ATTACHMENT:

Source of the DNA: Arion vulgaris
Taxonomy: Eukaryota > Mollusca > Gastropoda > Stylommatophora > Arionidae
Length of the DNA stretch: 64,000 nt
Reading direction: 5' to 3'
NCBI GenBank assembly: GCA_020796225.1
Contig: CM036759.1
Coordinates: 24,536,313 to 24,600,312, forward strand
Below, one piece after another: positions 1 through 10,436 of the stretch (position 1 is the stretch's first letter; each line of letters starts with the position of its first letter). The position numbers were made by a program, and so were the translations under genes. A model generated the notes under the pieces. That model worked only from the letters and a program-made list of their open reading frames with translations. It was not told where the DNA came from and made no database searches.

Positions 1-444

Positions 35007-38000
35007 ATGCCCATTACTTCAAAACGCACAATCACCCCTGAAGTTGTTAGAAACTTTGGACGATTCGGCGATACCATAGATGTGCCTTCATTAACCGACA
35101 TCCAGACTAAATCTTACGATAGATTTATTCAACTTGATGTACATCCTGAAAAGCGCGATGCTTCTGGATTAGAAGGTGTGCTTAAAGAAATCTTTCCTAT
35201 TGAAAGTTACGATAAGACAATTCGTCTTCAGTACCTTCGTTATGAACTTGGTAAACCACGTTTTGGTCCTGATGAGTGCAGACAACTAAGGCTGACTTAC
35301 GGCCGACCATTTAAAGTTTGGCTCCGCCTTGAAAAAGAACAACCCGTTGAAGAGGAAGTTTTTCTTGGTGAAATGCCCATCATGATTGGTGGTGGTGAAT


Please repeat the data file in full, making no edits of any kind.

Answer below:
Source of the DNA: Arion vulgaris
Taxonomy: Eukaryota > Mollusca > Gastropoda > Stylommatophora > Arionidae
Length of the DNA stretch: 64,000 nt
Reading direction: 5' to 3'
NCBI GenBank assembly: GCA_020796225.1
Contig: CM036759.1
Coordinates: 24,536,313 to 24,600,312, forward strand
Below, one piece after another: positions 1 through 10,436 of the stretch (position 1 is the stretch's first letter; each line of letters starts with the position of its first letter). The position numbers were made by a program, and so were the translations under genes. A model generated the notes under the pieces. That model worked only from the letters and a program-made list of their open reading frames with translations. It was not told where the DNA came from and made no database searches.

Positions 1-444

Positions 35007-38000
35007 ATGCCCATTACTTCAAAACGCACAATCACCCCTGAAGTTGTTAGAAACTTTGGACGATTCGGCGATACCATAGATGTGCCTTCATTAACCGACA
35101 TCCAGACTAAATCTTACGATAGATTTATTCAACTTGATGTACATCCTGAAAAGCGCGATGCTTCTGGATTAGAAGGTGTGCTTAAAGAAATCTTTCCTAT
35201 TGAAAGTTACGATAAGACAATTCGTCTTCAGTACCTTCGTTATGAACTTGGTAAACCACGTTTTGGTCCTGATGAGTGCAGACAACTAAGGCTGACTTAC
35301 GGCCGACCATTTAAAGTTTGGCTCCGCCTTGAAAAAGAACAACCCGTTGAAGAGGAAGTTTTTCTTGGTGAAATGCCCATCATGATTGGTGGTGGTGAAT